College sports are known for a multitude of different reasons but one of the main ones is the colors that these teams wear in competition. From the literally named Carolina blue of the University of North Carolina to the crimson and white of the University of Alabama’s Crimson Tide to the oranges of the University of Tennessee and University of Texas. However, these colors are brought to life on the fields by certain jersey providers. If these colors become part of the school and fanbase's identity, are these jersey providers obtaining the same level of affinity that the colors are? That is the question that we set out to answer throughout this research: Does a school’s partnership with a jersey brand affect the affinity of the respective fanbase to their own brand?
Utilizing Zoomph’s social media tools, we found affinities for each FBS football school’s Twitter and Instagram toward Nike, Under Armour, Jordan, and Adidas. We wanted to find out if the fans of a particular school had preferences for their own team sponsor or if they just had a generalized affinity for every brand.
Out of all the sports brands, non-Power 5 and Power 5 Schools have a higher affinity for Nike with the exception of two schools. The University of North Carolina is the only school from the Power 5 group that does not have a Nike affinity brand, but they have a bigger preference for Air Jordan since he is their Alumnus. Maryland has a bigger affinity for Under Armour.
Nike is the primary brand in 128 out of 130 schools, Jordan and Under Armour are the primary choices of only two singles schools while Adidas ranks in fourth or third position for every school brand preference.
Nevertheless, we are able to see that among all of the conferences and, consequently, the country's regions, Nike stands out as the most popular sports brand, followed by Jordan, Under Armour, and lastly Adidas.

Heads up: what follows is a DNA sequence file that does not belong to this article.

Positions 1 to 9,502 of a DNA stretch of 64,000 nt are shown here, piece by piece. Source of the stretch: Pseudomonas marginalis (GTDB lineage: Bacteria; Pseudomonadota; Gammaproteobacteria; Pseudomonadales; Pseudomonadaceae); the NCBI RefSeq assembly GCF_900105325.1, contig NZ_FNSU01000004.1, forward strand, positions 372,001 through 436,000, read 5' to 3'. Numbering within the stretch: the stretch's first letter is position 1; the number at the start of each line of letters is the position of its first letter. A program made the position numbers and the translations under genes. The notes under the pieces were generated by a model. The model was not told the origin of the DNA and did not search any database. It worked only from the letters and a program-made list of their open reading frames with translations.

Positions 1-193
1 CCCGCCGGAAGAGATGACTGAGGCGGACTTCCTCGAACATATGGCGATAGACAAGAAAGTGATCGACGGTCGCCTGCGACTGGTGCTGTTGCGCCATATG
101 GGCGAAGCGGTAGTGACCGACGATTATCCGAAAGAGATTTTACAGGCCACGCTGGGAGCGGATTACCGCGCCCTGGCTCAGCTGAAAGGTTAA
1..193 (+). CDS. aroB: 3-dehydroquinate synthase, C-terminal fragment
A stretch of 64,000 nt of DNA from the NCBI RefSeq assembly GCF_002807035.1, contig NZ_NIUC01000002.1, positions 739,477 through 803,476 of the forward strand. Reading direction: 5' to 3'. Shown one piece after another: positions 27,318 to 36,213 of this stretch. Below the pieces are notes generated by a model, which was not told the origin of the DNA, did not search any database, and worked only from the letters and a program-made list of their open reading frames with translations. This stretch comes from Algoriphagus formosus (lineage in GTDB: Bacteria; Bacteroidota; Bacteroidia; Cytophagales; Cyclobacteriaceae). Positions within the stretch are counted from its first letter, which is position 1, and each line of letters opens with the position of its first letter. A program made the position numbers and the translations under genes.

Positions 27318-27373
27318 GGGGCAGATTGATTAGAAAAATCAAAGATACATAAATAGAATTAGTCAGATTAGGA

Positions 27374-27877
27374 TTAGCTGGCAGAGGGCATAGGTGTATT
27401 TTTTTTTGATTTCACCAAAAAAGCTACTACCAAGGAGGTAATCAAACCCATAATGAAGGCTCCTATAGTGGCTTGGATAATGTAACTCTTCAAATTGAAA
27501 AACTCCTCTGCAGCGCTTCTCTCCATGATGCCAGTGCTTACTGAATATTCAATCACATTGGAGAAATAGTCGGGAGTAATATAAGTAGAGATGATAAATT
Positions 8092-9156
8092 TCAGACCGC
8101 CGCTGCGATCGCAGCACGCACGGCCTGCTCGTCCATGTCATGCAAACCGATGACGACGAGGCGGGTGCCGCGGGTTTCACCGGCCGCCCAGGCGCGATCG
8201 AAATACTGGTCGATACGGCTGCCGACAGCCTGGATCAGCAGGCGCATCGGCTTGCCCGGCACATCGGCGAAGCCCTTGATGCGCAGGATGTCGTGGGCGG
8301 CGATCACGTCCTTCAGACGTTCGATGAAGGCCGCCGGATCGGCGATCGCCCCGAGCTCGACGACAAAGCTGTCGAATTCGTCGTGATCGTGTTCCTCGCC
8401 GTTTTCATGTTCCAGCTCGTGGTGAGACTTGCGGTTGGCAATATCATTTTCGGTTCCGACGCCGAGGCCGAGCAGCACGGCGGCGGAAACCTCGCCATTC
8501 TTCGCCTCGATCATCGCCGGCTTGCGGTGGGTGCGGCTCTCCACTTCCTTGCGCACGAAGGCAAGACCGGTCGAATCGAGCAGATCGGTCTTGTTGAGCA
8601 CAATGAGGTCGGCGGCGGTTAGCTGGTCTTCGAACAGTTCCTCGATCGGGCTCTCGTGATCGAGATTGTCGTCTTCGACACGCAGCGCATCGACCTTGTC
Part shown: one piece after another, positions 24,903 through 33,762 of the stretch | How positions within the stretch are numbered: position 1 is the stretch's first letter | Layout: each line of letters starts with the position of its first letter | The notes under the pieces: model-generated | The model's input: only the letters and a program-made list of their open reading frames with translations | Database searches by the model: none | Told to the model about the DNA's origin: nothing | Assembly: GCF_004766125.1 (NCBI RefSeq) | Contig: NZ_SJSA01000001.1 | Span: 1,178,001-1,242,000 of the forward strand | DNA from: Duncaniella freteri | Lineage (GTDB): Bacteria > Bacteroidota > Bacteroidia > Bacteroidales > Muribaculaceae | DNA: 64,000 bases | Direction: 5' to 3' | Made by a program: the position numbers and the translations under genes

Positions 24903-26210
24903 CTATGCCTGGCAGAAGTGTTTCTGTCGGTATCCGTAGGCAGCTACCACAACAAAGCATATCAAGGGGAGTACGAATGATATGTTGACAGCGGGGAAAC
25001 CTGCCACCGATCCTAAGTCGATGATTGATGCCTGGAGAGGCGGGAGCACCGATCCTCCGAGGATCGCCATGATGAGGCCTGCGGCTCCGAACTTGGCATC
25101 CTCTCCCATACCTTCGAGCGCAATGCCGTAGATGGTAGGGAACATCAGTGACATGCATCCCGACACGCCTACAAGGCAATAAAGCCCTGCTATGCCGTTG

We also decided to figure out if our data had any valuable correlations among our attributes to understand better our final results by doing some regressions.
It turns out that there aren't relationships among the data we gathered that can help us understand why some Brands have a higher affinity than others. But, by doing some research, we are able to understand why Nike has a bigger affinity than the other brands.
Out of the 130 schools, 52.3% (68 universities) of them are primarily sponsored by Nike. And even though Adidas is the least ranked in affinity, it is the second brand that sponsors more schools with 28.5% (37 universities).
If we consider only the Power Five Conferences (ACC, Big Ten, Big 12, Pac-12, and SEC), Nike still has the most participation in school apparel sponsoring. But among all of these conferences, Nike [rest of sentence missing in original text].
In addition to that, from our data, we were able to see that Nike and Jordan have high correlations and are the top two schools in affinity. But what is the reason for that? Well, Jordan speaks to Nike’s company strategy for the Jumpman, which has been on transitioning some schools spread across multiple conferences over from Nike proper.
Curiously, the one Power 5 school under New Balance sponsoring is Boston College, because the university was in need of a new shoe deal and the headquarters of the brand are located in Boston.
In the end, we found that although these jerseys are seen, admired, and worn by fans almost every Saturday for 5 months, there were no significant correlations between a school’s brand affinity and that same school’s jersey partner. There were some increases on a school-by-school basis such as Jordan to UNC or Under Armour to Maryland mainly due to direct ties between the institution and the brand but for the vast majority of schools, there were no significant correlations.
About the Authors
Ana Beatriz Macedo is a Data Science and AI undergraduate student. Plans on pursuing and developing a career in Sports Analytics and Data Science. Favorite leagues are the NBA, NFL, and EPL. Here is a link to her LinkedIn and Github profile.
Austin Streitmatter is a senior marketing and sports analytics undergraduate student who plans on pursuing a career in the Sports Analytics industry. His favorite leagues are the NFL and the WNBA. His LinkedIn can be found here!
Sources used to make the charts and statistics
- NCAA Football Apparel Brand Partners